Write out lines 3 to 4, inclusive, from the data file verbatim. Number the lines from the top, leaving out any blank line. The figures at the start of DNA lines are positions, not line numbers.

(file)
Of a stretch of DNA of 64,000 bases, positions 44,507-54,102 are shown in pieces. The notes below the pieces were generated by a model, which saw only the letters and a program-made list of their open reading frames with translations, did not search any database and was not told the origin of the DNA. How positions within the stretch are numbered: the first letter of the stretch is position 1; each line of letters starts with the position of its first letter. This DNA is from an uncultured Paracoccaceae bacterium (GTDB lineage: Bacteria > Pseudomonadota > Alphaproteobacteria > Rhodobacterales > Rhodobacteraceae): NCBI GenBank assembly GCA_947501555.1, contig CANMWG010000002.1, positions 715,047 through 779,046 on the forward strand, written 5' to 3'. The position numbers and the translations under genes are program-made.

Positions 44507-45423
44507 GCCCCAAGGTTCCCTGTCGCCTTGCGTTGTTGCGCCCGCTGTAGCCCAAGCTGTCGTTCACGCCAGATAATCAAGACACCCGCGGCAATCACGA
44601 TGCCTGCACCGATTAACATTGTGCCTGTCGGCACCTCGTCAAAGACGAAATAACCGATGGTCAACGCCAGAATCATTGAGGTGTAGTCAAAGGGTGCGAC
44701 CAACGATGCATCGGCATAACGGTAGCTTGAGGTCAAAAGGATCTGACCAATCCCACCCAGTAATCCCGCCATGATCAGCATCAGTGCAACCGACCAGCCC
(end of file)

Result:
44507 GCCCCAAGGTTCCCTGTCGCCTTGCGTTGTTGCGCCCGCTGTAGCCCAAGCTGTCGTTCACGCCAGATAATCAAGACACCCGCGGCAATCACGA
44601 TGCCTGCACCGATTAACATTGTGCCTGTCGGCACCTCGTCAAAGACGAAATAACCGATGGTCAACGCCAGAATCATTGAGGTGTAGTCAAAGGGTGCGAC